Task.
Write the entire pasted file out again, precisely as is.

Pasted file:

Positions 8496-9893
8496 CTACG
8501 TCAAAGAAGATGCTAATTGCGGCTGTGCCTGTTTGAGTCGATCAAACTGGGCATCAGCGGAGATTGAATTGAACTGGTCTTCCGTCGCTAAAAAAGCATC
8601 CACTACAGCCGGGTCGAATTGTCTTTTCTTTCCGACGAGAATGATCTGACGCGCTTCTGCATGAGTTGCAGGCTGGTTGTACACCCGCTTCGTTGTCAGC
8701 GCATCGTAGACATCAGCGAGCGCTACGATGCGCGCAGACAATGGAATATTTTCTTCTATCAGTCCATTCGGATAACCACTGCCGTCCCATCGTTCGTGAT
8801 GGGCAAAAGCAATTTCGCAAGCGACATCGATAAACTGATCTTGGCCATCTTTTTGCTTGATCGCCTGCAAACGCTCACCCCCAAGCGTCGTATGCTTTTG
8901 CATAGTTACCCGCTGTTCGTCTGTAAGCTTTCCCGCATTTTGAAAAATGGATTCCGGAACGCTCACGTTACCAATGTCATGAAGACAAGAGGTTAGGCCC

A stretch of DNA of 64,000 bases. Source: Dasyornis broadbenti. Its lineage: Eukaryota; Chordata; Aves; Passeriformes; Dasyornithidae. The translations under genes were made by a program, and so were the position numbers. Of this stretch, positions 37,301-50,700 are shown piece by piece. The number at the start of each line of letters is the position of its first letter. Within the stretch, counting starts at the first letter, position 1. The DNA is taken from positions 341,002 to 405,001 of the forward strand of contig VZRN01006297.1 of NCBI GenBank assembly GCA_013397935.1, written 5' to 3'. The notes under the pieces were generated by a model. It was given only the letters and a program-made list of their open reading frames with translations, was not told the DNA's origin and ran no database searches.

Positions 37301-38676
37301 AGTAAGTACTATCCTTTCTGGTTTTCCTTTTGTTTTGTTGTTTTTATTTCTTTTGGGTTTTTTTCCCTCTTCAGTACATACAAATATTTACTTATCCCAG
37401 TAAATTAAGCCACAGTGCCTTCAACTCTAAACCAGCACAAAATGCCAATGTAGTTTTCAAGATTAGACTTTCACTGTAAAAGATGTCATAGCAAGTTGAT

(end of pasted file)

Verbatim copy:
Positions 8496-9893
8496 CTACG
8501 TCAAAGAAGATGCTAATTGCGGCTGTGCCTGTTTGAGTCGATCAAACTGGGCATCAGCGGAGATTGAATTGAACTGGTCTTCCGTCGCTAAAAAAGCATC
8601 CACTACAGCCGGGTCGAATTGTCTTTTCTTTCCGACGAGAATGATCTGACGCGCTTCTGCATGAGTTGCAGGCTGGTTGTACACCCGCTTCGTTGTCAGC
8701 GCATCGTAGACATCAGCGAGCGCTACGATGCGCGCAGACAATGGAATATTTTCTTCTATCAGTCCATTCGGATAACCACTGCCGTCCCATCGTTCGTGAT
8801 GGGCAAAAGCAATTTCGCAAGCGACATCGATAAACTGATCTTGGCCATCTTTTTGCTTGATCGCCTGCAAACGCTCACCCCCAAGCGTCGTATGCTTTTG
8901 CATAGTTACCCGCTGTTCGTCTGTAAGCTTTCCCGCATTTTGAAAAATGGATTCCGGAACGCTCACGTTACCAATGTCATGAAGACAAGAGGTTAGGCCC

A stretch of DNA of 64,000 bases. Source: Dasyornis broadbenti. Its lineage: Eukaryota; Chordata; Aves; Passeriformes; Dasyornithidae. The translations under genes were made by a program, and so were the position numbers. Of this stretch, positions 37,301-50,700 are shown piece by piece. The number at the start of each line of letters is the position of its first letter. Within the stretch, counting starts at the first letter, position 1. The DNA is taken from positions 341,002 to 405,001 of the forward strand of contig VZRN01006297.1 of NCBI GenBank assembly GCA_013397935.1, written 5' to 3'. The notes under the pieces were generated by a model. It was given only the letters and a program-made list of their open reading frames with translations, was not told the DNA's origin and ran no database searches.

Positions 37301-38676
37301 AGTAAGTACTATCCTTTCTGGTTTTCCTTTTGTTTTGTTGTTTTTATTTCTTTTGGGTTTTTTTCCCTCTTCAGTACATACAAATATTTACTTATCCCAG
37401 TAAATTAAGCCACAGTGCCTTCAACTCTAAACCAGCACAAAATGCCAATGTAGTTTTCAAGATTAGACTTTCACTGTAAAAGATGTCATAGCAAGTTGAT